I'm not a big fan of the most fashionable style in Egypt right now. I am more sensitive to elegance, emotion, and technicality that I find in Ukraine with Dariya Mitskevich and Julia Farid among others...
However, I really like Oxana Bazàeva's technique, Shahrazad's very generous style, and I never miss an opportunity to attend a workshop with the great Randa Kamel, so authentic!

What other dance disciplines do you teach? What are the particularities of each ones? And why do you like them so much?

In addition to oriental and fusion dances, I also teach Elgo and kizomba/lady styling.
Elgo is a young French discipline combining the basics of fitness and girly dance. Created by Luna, women can feel better in their bodies and heads thanks to several ways:
-cardio and muscle building to sculpt and strengthen the body
-core strength to have a better daily posture
-dance, feminine attitudes and fun atmosphere to totally let go and a escape stress better
All this can be done with or without heels, with extreme safety. Wearing heels can emphasize femininity and the feeling of being beautiful, as well as accentuate the work of balance and core strength, allowing a strengthening of all the stabilizing muscles and abdominal belt.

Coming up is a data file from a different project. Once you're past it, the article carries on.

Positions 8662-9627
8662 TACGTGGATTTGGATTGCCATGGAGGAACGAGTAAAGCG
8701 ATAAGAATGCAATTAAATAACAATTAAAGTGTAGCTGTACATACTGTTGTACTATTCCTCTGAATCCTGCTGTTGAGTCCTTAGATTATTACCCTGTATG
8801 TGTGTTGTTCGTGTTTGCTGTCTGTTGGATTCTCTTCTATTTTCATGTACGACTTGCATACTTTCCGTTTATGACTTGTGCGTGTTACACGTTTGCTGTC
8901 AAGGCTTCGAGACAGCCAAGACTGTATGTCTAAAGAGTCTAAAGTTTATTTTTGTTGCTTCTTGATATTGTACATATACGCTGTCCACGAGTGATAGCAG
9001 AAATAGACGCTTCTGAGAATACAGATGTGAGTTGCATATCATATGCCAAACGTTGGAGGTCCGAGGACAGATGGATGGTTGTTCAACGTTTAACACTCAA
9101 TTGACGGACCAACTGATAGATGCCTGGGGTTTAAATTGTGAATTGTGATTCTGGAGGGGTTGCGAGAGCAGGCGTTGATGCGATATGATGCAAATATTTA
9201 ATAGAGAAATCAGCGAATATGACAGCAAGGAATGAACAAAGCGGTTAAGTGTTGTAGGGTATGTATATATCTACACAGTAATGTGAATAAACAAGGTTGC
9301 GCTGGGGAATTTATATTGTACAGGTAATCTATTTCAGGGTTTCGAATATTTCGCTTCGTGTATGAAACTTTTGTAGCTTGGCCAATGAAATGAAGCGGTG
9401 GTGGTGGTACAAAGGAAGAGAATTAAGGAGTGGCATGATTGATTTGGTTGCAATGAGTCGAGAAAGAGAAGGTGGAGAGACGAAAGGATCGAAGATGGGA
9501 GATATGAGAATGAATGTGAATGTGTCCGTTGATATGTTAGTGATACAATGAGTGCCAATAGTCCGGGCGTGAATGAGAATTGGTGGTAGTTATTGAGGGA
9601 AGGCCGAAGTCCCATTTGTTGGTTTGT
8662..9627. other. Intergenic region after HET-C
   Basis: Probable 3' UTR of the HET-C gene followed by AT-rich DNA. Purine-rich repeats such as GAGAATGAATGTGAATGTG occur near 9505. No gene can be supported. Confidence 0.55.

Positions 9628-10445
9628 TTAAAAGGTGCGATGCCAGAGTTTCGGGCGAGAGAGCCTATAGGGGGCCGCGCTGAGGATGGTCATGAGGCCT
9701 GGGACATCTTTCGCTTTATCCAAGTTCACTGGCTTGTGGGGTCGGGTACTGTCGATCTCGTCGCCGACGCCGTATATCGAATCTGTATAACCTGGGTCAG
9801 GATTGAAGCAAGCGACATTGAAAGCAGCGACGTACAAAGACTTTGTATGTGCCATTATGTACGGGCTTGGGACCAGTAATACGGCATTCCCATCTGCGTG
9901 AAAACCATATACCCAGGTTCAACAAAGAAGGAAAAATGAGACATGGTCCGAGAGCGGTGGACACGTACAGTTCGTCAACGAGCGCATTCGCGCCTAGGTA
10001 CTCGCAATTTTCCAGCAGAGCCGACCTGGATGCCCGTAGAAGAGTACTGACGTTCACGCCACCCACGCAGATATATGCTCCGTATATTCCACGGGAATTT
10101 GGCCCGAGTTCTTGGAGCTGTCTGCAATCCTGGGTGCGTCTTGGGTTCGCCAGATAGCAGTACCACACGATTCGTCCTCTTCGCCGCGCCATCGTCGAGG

The dance part is inspired by Street jazz, heels, gogo, floorwork, Lady style, afro-latino...
There are different variations from the most sporty to the sexiest one, I’ve taught them all for nearly 6 years. Being very active and asked to teach it in France and abroad, I have been raised to the rank of top leader for the last 3 years.
Kizomba is a partner dance which comes from Angola, and which requires a great musicality, footwork and lifts’ techniques, but also and especially some listening because it is a social dance and so sharing between 2 beings. The leader (usually the man) guides. Therefore he decides on the different moves and step combinations. The follower (usually the woman), must be able to follow everything her partner indicates while sublimating the whole, thanks to her "Styling", and without the leader being hindered. This Lady styling requires a mastery of her body (isolation, fluidity...) on top of all the abilities inherent in the partner dance. To learn Styling, you don’t have to practice kizomba. I’ve not been able do without it for 7 and a half years!
I chose these dances because first of all, I love this music a lot.
They are also technical dances but accessible to all. So there are no physical criteria or specific ethnic origins to practice them.
But also, because these are dances allowing women to re-appropriate their bodies, reconnect with their femininity and literally escape!
And I am very proud and moved to have been able, for years, to help nearly a hundred women feel better about their bodies, minds, and lives.

Posted in: Oriental dancers